A “shot across the bow” isn’t the way for the United States to respond to Syria, U.S. Rep Mike Pompeo said Friday.
He was alluding to President Obama’s comments earlier this week about how to respond to Syrian President Bashar al-Assad, accused of using chemical weapons against civilians. The president advocated sending a signal to Syria that such acts would not be tolerated.
If the United States intervenes, it should do so with national security in mind, and any response should be robust, not a warning shot, Pompeo said.
“A shot across the bow is like an intentional miss. That is a dangerous statement. You’re saying, ‘You have been green-lighted to continue the outrageous killing of your citizens,’” he said.
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The Wichita Republican, who serves on the House Intelligence Committee, is scheduled to leave early Monday for an intelligence oversight trip to the Middle East.
“There is a single priority and that is America’s national security interest,” Pompeo said. “When we’re considering using foreign policy and use of American troops, our primary concern has to be national security.”
He said he wants the country to get to a “policy outcome that makes sense. I guess I’d say lastly there are important American strategic interests in all of the conflict that’s taking place in the Middle East today. You can’t think about Syria without thinking about what’s going on in Egypt today, what’s going on in Libya today, what’s going on in Iraq today and even what’s going on today in Afghanistan and Pakistan. We have enormous interest in the Middle East, and Syria is a part of that. You have to put our response in context, and I hope the president will do that. But I’m very concerned the president will not do that.”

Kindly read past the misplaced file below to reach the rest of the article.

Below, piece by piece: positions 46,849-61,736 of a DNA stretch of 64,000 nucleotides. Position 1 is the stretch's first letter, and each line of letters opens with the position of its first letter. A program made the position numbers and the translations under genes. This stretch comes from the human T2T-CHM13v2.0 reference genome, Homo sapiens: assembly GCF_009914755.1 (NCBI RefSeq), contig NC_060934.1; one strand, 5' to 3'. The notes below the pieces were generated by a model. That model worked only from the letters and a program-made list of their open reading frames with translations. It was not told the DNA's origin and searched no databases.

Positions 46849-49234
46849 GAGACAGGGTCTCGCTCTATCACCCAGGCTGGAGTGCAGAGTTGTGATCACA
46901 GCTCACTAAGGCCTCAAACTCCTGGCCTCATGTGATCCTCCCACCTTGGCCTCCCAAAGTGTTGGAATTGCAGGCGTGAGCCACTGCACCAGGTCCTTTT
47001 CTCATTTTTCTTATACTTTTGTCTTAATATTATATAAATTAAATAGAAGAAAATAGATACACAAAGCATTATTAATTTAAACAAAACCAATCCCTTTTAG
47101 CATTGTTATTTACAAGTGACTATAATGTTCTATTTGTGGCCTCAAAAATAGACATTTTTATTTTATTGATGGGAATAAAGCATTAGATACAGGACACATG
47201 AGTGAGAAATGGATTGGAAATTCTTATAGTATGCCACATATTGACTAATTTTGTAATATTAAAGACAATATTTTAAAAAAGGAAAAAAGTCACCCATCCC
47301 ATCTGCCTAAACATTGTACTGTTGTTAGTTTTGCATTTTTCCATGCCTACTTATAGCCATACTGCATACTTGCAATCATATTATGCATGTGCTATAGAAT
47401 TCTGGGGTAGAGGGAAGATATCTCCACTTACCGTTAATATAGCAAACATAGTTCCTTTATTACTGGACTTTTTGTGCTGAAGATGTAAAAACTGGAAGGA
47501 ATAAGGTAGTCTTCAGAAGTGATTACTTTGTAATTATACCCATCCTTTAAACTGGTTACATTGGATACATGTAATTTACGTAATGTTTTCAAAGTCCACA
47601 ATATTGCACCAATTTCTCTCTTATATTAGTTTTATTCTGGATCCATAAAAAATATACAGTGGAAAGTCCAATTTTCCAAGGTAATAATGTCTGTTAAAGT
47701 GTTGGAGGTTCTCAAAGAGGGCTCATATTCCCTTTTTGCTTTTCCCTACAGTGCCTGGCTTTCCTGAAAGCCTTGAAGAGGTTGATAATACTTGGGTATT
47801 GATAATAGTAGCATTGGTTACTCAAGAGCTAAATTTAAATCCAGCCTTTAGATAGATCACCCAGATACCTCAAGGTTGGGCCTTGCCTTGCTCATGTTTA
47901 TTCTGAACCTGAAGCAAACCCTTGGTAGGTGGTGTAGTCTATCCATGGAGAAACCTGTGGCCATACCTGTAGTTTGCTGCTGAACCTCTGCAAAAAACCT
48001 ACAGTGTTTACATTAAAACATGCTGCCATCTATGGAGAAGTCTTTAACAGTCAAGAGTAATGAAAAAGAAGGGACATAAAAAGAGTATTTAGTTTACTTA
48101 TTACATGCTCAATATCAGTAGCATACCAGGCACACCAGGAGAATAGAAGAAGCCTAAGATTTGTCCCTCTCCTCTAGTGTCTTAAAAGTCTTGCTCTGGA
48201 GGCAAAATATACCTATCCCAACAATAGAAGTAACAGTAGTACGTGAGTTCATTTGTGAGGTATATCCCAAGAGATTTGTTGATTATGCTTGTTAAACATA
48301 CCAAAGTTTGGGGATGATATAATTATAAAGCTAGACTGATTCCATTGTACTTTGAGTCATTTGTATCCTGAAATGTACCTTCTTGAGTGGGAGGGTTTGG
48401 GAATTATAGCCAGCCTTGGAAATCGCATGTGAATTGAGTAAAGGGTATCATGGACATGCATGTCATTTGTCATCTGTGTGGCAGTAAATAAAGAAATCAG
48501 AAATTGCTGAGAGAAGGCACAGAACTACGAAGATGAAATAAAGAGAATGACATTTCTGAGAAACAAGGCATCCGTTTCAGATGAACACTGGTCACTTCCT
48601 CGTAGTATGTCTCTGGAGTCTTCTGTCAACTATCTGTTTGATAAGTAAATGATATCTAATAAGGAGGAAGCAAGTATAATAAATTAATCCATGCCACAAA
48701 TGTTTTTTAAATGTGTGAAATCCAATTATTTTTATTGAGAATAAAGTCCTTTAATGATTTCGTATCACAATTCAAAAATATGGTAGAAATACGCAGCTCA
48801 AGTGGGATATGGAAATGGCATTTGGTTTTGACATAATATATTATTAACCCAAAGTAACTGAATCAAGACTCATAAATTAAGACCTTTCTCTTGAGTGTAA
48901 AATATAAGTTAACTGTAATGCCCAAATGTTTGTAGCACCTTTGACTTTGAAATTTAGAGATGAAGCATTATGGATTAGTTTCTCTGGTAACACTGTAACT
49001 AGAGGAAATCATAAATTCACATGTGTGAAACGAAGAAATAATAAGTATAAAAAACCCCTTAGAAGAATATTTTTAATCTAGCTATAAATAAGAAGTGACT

Pompeo did not say what he thought the United States should do. He also said he was waiting for more intelligence information.
“I can’t tell you precisely what our tactical response should be, but what we should not do is a half-hearted response that will do nothing” to discourage Syria’s president. “If there’s a response, it needs to be robust and well thought-out in the context of overall Middle East policy.”
U.S. Rep. Tim Huelskamp, R-Fowler, said in a statement that America should not get involved.
“While Mr. Obama apparently debates how many American lives and funds he wishes to risk in the Syrian civil war, he needs to be reminded that Congress has the sole authority to declare war – not the president. The president does not have power under the Constitution to unilaterally authorize a military attack in a situation that does not involve stopping an actual or imminent threat to the nation.”
Huelskamp added: “In recent days I have hosted 14 town halls, and the unanimous opinion of Kansans has been clear: Stay out of this quagmire. I agree. I have seen no evidence of an American national interest in this Syrian civil war. Just like his misadventures in Libya in 2011 – which I opposed — President Obama risks American lives, property and prestige by injecting us into Syria.”